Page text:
Discussion in 'Current Events' started by wkmac, Dec 7, 2013.
Tom Harpur, prominent theologian discusses with Allan Gregg the pagan roots of christianity.
Around 17:45 minutes in he really starts to win me over.
I like his idea of "cosmic spirituality/Christianity". I can't really define my religious beliefs as they mix between agnostic theist/auto-theist/pantheist.
The idea that God is incarnate within each of us is something that could really bring Christianity into the 21st century. The exclusivity of the idea that you're going to hell if you're not in some religious club holds a lot of people back from real spiritual growth. A literal interpretation of scripture is a big part of that.
I will try and listen later once I wake up but I have this impression that
Christianity = cities
Paganism = rural
I like how the "believers" think a "space god" comes and goes from planet earth somehow escaping the atmosphere and not burning up on his way in from the "heavens".
Weve been to space and beyond, and yet, no heaven has been found. Nothing up there but space junk...
The devil is religion itself. The keepers of the weak.
Thomas Jefferson wrote : "The divinity of Jesus is made a convenient cover for absurdity. Nowhere in the Gospels do we find a precept for Creeds, Confessions, Oaths, Doctrines, and whole cartloads of other foolish trumpery that we find in Christianity."
HE also wrote ""This would be the best of all possible worlds, if there were no religion in it."
All the writings about christianity and other religious is pure foolery.
I know thousands of people who believe in a divine being but not a single one believes in a "space god" that comes and goes from planet earth. I admit I don't know the comedian Bill Maher but I've heard him talk like this.
I feel compelled to point out to you that radio waves come and go through the Earth's atmosphere without burning up. Most "believers" don't believe that their God has a physical presence to any extent, not even that of a microwave.
The Bible for instance makes little mention of heaven but when it does it speaks of heaven being around you and within you.
If one is a Dualist, then indeed the Devil or Evil is within the religion and the very God that the Dualist worships.
TJ was at least Deist (Deism - Enlightenment faith in a rational, law-governed world created by a “supreme architect” or cosmic “clockmaker”) or more than likely a Unitarian Jesist which he believed to the extent that he created a book called "The Jefferson Bible" but which he named The Life and Morals of Jesus of Nazareth for his own personal use.
TJ did not perceive a conflict or antithesis between belief in a deity or religion. Rather he saw science as the understanding of that rational, law-governed world created by a “supreme architect” or cosmic “clockmaker.”
It is ironic that you chose TJ since in his first and second presidential inaugurations, he referenced God as being needed in the American spirit and manifest destiny.
TJ, while not having much use for human centered Christian churches or the supernatural aspects or Trinity, he read his Jefferson Bible daily before going to bed.
As for your statement, "All the writings about christianity and other religious is pure foolery", I certainly do agree with that in respect to your post.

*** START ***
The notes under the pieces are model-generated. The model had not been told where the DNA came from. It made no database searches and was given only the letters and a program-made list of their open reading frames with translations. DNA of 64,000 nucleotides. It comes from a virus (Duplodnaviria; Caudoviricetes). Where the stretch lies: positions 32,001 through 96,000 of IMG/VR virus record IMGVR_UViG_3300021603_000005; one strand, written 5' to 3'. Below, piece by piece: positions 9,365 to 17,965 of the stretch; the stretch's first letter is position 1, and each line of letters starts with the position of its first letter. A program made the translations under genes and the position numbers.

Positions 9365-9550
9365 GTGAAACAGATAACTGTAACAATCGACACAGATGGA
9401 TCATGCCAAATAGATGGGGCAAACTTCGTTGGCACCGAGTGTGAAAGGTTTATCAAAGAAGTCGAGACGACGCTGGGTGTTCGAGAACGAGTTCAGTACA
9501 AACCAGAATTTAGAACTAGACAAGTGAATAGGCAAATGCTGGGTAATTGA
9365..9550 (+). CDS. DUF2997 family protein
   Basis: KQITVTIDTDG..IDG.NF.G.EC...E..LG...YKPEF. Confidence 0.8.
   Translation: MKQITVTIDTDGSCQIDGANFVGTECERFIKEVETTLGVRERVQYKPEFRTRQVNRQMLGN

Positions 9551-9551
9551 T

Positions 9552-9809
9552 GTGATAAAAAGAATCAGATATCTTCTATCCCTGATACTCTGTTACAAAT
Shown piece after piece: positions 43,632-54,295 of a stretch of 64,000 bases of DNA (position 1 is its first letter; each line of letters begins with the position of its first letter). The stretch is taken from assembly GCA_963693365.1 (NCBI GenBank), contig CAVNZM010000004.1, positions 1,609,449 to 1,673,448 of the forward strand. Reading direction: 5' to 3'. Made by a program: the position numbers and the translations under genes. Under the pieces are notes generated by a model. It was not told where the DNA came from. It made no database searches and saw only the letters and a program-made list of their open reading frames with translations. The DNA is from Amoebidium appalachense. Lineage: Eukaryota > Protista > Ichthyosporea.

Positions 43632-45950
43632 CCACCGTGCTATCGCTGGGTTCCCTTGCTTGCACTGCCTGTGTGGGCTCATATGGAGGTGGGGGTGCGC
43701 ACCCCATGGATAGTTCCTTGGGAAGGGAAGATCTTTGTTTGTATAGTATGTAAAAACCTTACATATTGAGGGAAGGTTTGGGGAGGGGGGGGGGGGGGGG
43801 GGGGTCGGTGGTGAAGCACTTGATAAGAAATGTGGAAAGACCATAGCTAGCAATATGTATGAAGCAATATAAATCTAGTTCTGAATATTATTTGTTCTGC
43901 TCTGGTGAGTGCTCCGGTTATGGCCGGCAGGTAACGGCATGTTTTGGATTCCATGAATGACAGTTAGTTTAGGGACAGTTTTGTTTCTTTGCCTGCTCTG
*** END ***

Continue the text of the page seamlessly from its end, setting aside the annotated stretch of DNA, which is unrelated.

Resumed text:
PEACE on Earth,
* What Would Jefferson Do?
You call it foolishness and and come up with a thousand reasons why it must be so. You insult believers as being "weak" and yet I am stuck wondering, just who are you trying to convince? I think it's yourself. Your disbelief isn't nearly as deep as you think it is.
Nice! I'm going to add that to the other dumb religious responses like:
He works in mysterious ways!
You must have Faith!
He's in a better place now!
I'm honored. Now why don't you answer? Who are you trying to convince?
Which have nothing to do with being religious or religious beliefs.
He works in mysterious ways!
A common euphemism for, I don't understand it.
Science states, "As yet, not yet understood."
You must have Faith!
Typically a follow on to the first euphemism.
Science states, "Eventually we will understand."
He's in a better place now!
Is a euphemistic dodge to make the survivors feel better.
We hate to see people we love and cherish suffer as the physical body deteriorates and nerve endings a inflamed causing great suffering.
Science states, "When the body dies, the brain no longer receives electrical signals stimulating the pain center in the brain."
These reflect a rather superficial understanding of the spiritual aspect of humanity.
People should go out into the woods and fast for an undetermined long length of time and their spiritual genes may be sensitized.
See how powerful religion is? It has pushed Over and TOS into the same corner! Lol.
My new BFF...
OK, I listened - nothing new (to me) and I cannot disagree with his assertions and analysis:
The Jesus Seminar - I have read many of the works coming out of this ongoing effort to analyze the teachings of Jesus and understanding the etymological basis for layered and fabricated
Nicene Council - Simply a political move by Constantine to create a consistent mythology and history that can be used to empower and justify his governance of the Roman Empire.
The Egyptian origin of many of the Old and New Testaments is well known and documented.
Anyone desiring to understand the break between Judism and later Christianity (4th century on) only has to analyze the differences between Egyptian, Jewish and Zoroastrian beliefs and mythologies and the Hellenic mythology.
Roman Christianity is a synthesis of previous religions with the Hellenic religions (and other pagan religions) ... especially in their mythologies and sacraments
If you like this type of discourse, try reading and viewing the works of Joseph Campbell who helped George Lucas develop the mythology of the Jedi and the development of the heros in Star Wars.
Check this out for a brief intro to the Campbell's "Power of Myth".
BBSAM, I am not a follower of any faith. I went to catholic school until I was thrown out at age 12 for disagreeing with the teachings. I would not allow myself to believe the stories contained in the bible as "real" as they made no sense. I would not allow myself to believe that some "being" assigned to outer space was capable of creating one planet and placing all living things here. I wouldnt allow myself to believe that some "desert drifter" talked to some burning bush and found the rules for mankind that amounted to nothing more than "common sense".